• On February 22, 2011, the FTC announced that it will investigate the marketing and delivery techniques of mobile applications that charge users for products and services within the application. The probe follows the FTC’s receipt of letters from Rep. Edward J. Markey, D-Mass., and Senators Amy Klobuchar, D-Minn., and Mark Pryor, D-Ark., urging an investigation into in-app transactions. In his statement on the investigation, FTC Chairman Jon Leibowitz stated that in-app purchases for certain applications “raised concerns that consumers may not fully understand the ramifications of those charges.”
  • On February 14, 2011, Tim Wu, a Columbia Law Professor, began work at the FTC as a senior advisor on long-range competition and consumer protection initiatives. Mr. Wu, currently on leave from Columbia, has been credited with coining the term “net neutrality” and has remained outspoken on the issue. In discussing the appointment, FTC Chairman Jon Leibowitz noted that while Mr. Wu may be known for his work on net neutrality, “here at the FTC he’ll be working on issues at the nexus of consumer protection, competition, law and technology.”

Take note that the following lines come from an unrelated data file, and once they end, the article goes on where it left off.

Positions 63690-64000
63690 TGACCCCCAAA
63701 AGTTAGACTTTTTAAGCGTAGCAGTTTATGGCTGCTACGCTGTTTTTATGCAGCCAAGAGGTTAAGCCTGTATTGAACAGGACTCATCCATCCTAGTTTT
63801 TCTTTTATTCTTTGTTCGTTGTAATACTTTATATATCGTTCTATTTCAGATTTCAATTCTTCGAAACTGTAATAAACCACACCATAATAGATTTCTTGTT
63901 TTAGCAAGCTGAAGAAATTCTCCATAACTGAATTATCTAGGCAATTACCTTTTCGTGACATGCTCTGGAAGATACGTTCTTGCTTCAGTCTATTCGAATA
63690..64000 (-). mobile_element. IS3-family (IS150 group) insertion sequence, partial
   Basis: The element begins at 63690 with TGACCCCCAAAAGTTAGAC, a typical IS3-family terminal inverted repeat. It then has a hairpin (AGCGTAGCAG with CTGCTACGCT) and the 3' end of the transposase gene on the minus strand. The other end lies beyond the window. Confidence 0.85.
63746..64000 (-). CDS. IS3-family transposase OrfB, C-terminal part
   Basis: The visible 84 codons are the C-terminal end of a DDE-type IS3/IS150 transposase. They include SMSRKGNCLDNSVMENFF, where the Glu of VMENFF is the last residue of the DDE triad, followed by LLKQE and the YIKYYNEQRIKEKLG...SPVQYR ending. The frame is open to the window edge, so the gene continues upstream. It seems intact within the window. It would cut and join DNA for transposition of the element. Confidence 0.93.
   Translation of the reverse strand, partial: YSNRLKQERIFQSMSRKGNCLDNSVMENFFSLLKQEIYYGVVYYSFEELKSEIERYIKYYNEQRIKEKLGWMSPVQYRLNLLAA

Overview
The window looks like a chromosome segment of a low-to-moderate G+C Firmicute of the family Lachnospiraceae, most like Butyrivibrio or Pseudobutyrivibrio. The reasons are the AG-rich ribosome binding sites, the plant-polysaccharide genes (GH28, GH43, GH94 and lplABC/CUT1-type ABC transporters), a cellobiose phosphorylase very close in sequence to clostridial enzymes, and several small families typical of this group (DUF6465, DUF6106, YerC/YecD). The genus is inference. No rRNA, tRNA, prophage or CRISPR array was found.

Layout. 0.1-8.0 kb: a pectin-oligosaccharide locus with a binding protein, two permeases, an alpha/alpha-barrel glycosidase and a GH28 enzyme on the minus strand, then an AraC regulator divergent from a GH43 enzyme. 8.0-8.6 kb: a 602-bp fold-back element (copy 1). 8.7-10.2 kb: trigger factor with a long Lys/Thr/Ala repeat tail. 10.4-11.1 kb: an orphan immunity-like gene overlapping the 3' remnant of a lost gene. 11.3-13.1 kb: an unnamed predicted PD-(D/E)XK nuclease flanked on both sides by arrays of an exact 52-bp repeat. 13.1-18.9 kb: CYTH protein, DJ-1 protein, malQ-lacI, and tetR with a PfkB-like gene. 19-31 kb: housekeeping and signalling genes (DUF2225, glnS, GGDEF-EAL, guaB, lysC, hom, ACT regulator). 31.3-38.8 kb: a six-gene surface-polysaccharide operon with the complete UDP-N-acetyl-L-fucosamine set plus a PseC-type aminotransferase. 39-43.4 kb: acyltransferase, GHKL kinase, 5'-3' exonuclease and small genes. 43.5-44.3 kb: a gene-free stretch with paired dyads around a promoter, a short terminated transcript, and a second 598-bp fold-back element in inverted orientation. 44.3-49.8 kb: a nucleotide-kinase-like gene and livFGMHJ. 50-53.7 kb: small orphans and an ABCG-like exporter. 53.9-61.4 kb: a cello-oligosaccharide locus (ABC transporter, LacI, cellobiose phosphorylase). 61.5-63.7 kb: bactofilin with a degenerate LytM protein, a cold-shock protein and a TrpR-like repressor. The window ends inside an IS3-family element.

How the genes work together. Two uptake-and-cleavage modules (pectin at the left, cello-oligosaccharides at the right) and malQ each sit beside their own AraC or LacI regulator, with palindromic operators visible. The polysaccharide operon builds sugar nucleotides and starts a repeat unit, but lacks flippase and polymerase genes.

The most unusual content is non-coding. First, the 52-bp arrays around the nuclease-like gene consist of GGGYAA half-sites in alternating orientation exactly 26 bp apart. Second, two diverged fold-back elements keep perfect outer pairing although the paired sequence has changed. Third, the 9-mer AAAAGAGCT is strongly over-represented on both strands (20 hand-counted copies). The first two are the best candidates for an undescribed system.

• The FTC will host a forum on May 11, 2011, in Washington, DC to examine how the government, businesses, and consumer protection organizations can work together to prevent consumers from receiving unauthorized third-party charges on their phone bills — a practice known as “cramming.” The forum, which will be held at the FTC’s satellite building conference center, will be open to the public. The FTC invites interested parties to submit comments on cramming prevention through the FTC’s online comment form no later than April 27, 2011. The FTC’s Press Release on the Cramming Forum can be found here. Comments can be submitted to the FTC here.